National Advisory Council on Women and Girls report: Scottish Government response

Scottish Government's Response to the First Minister's National Advisory Council on Women and Girls (NACWG) 2020 Report and Recommendation on policy coherence. The recommendations are challenging the Scottish Government to do more to tackle gender inequality in Scotland.

Foreword First Minister

Nicola Sturgeon, First Minister of Scotland

I am pleased to introduce the Scottish Government’s response to the National Advisory Council on Women and Girls’ (NACWG) 2020 Annual Report and Recommendations[1], which brings to a close its initial three-year strategy.

I am grateful to co-chairs Louise Macdonald and Ima Jackson for their leadership and commitment, and to each and every member of the Council for sharing their time and expertise. Over three-years, 2018 – 2020, the NACWG has produced three end-of-year reports containing a package of recommendations which have the potential to improve the lives of women and girls in Scotland. I asked the NACWG to be bold in telling us what action is needed to end gender inequality, and it has exceeded my expectations.

I also want to thank the NACWG’s network of supporters, which include representatives of public, private and third sector organisations and members of the general public. Their knowledge and lived experience has informed and strengthened the Council’s work. At every NACWG event I have attended, I am reminded of

the dedication and passion that exists in Scotland’s communities and in civil society for challenging discrimination and inequality, and making our society fairer for all.

I have heard the NACWG’s call for greater action to end gender inequality and the Scottish Government is delivering its recommendations across a range of policy areas. We will continue to do so.

The NACWG recommended that we incorporate the UN Convention on the Elimination of All Forms of Discrimination Against Women (CEDAW) into Scots Law. In this parliamentary session, we will introduce a new Human Rights Bill, incorporating four international human rights treaties into Scots Law, as far as possible within devolved competence, including CEDAW.

The NACWG recommended that we create a world-leading process for complainers of sexual violence, including trauma-informed forensic medical examination. In 2021, the Scottish Parliament passed the Forensic Medical Services (Victims of Sexual Offences) (Scotland) Act, which puts a duty on health boards to give victims direct access to trauma-informed, person-centred forensic medical examination services without first needing to make a report to the police.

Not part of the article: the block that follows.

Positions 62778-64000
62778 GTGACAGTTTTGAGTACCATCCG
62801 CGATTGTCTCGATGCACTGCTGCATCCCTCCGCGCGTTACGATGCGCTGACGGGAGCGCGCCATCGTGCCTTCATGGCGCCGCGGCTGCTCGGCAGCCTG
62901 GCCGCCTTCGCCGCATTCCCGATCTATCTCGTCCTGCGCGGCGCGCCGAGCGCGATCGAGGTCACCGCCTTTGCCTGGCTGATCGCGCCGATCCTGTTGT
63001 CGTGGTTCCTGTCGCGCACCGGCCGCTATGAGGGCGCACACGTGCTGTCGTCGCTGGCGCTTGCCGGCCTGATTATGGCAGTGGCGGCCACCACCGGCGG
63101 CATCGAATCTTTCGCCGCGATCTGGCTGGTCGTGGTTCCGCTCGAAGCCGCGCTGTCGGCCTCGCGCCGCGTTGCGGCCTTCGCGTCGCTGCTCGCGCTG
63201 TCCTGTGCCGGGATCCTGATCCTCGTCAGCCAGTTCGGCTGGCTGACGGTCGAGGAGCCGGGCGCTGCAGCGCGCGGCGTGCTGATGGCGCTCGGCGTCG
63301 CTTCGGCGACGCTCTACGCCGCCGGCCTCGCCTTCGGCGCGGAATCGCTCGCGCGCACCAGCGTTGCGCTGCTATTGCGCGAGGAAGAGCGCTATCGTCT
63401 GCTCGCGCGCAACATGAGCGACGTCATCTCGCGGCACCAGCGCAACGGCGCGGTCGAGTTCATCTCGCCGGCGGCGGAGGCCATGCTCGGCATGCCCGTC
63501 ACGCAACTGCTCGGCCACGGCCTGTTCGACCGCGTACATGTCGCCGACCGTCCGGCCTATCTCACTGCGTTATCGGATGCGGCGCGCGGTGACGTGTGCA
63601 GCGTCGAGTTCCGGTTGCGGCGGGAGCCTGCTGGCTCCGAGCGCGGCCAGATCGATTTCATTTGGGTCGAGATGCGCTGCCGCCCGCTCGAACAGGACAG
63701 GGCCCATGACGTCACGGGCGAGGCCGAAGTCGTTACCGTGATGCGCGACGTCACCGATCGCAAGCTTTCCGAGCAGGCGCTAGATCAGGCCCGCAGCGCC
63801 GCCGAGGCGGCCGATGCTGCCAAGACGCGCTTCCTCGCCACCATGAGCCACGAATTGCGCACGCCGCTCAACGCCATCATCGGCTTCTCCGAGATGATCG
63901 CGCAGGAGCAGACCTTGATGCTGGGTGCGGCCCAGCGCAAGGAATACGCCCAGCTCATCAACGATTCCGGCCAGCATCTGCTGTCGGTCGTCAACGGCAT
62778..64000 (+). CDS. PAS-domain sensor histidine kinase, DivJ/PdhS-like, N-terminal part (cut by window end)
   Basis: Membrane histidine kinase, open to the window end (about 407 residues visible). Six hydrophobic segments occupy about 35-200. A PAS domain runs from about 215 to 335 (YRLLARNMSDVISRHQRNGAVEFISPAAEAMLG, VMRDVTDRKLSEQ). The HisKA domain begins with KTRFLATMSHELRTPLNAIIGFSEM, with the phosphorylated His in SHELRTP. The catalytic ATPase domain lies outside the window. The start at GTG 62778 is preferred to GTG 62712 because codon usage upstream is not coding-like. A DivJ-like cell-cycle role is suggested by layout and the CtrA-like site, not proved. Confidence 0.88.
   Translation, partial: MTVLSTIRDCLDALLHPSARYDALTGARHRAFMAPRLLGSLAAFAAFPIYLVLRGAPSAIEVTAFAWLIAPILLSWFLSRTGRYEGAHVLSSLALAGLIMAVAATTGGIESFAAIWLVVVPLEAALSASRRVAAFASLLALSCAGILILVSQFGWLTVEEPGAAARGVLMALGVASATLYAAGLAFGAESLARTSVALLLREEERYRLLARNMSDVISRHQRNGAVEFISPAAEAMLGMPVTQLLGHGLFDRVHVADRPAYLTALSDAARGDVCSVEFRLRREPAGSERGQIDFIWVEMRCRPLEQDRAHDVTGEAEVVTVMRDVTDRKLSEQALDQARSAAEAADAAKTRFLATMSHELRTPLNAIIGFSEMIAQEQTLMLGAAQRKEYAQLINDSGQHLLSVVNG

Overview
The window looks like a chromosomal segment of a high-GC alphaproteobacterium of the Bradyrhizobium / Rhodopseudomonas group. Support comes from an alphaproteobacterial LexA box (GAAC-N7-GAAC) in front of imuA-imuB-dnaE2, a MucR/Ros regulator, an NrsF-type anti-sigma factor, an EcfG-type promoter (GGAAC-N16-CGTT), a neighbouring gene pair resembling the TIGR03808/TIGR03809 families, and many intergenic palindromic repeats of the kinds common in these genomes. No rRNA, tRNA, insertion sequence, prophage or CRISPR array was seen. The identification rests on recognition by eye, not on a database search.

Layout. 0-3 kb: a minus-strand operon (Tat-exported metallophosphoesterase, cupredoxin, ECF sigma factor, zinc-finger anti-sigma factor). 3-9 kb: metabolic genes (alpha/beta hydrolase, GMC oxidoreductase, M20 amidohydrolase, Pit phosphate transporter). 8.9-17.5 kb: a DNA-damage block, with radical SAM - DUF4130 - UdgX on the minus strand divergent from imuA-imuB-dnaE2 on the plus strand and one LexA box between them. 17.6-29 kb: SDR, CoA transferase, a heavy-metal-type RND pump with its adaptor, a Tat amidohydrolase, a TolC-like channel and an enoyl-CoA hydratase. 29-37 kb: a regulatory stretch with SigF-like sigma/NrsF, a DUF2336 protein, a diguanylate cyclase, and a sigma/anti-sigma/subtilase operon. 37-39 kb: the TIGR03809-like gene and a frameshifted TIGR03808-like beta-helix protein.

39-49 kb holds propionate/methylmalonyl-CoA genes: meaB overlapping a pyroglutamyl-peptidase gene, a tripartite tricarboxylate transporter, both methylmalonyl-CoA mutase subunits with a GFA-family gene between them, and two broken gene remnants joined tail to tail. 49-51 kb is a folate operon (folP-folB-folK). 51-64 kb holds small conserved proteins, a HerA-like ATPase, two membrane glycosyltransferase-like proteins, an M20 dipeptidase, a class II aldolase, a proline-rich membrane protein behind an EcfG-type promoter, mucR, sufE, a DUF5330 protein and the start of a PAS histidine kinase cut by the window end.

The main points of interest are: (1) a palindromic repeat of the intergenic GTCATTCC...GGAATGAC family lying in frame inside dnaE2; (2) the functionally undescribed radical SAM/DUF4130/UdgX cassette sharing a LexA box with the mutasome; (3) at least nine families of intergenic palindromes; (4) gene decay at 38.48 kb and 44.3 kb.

The NACWG recommended that we criminalise serious misogynistic harassment, filling gaps in existing laws. We have established an independent Working Group on Misogyny and Criminal Justice in Scotland, led by Baroness Helena Kennedy QC, which will consider gaps in the law that could be addressed by a specific criminal offence.

In response to the NACWG’s recommendation for a standalone Equalities Directorate, we created a new Directorate for Equality, Inclusion and Human Rights, to help ensure that equality and human rights underpin decision-making and delivery across the work of government and the wider public sector in Scotland.

In our 2021-22 Programme for Government[2], we commit to build a new system of wraparound childcare for school age children, beginning with the provision of funded early years education to all one- and two-year-olds from low-income households, to give their parents more opportunity to work, train or study. This builds on our previous expansion of childcare provision and responds to the clear message from the NACWG about the importance of funded, good-quality childcare to realising women’s equality.

These are just some examples of the work underway to deliver the NACWG’s recommendations. I am clear that realising our shared ambition for gender equality is a long term endeavour, not a quick fix. Welcoming recommendations is easy, putting them into practice in a way that is meaningful and delivers real change, is often not. I am therefore pleased to accept the NACWG’s advice that it continue for a further three-years, with a refreshed membership and a focus on accountability and monitoring implementation of its 2018-2020 recommendations.

I have said before, that gender equality is an unwon cause. That is true here in Scotland and around the world. I say this, not to minimise the positive changes and the progress that we have made, but because complacency can be dangerous when it makes us numb to the status quo. It is why I appointed the NACWG and why I want it to continue.

In conclusion, I want to remember the life of one woman who dedicated a large part of herself to challenging the status quo and speaking out against gender inequality and men’s violence against women and girls. Emma Ritch, NACWG member and Executive Director of feminist organisation Engender, who died on 9 July 2021, was a beacon of the women’s sector in Scotland and a passionate advocate for equality. I hear her voice in the NACWG’s work, forthright about what needs to change to make gender equality real, and unapologetically so. We owe her a debt of gratitude and a promise to keep forging ahead, until in the NACWG’s words, gender inequality is an historical curiosity.



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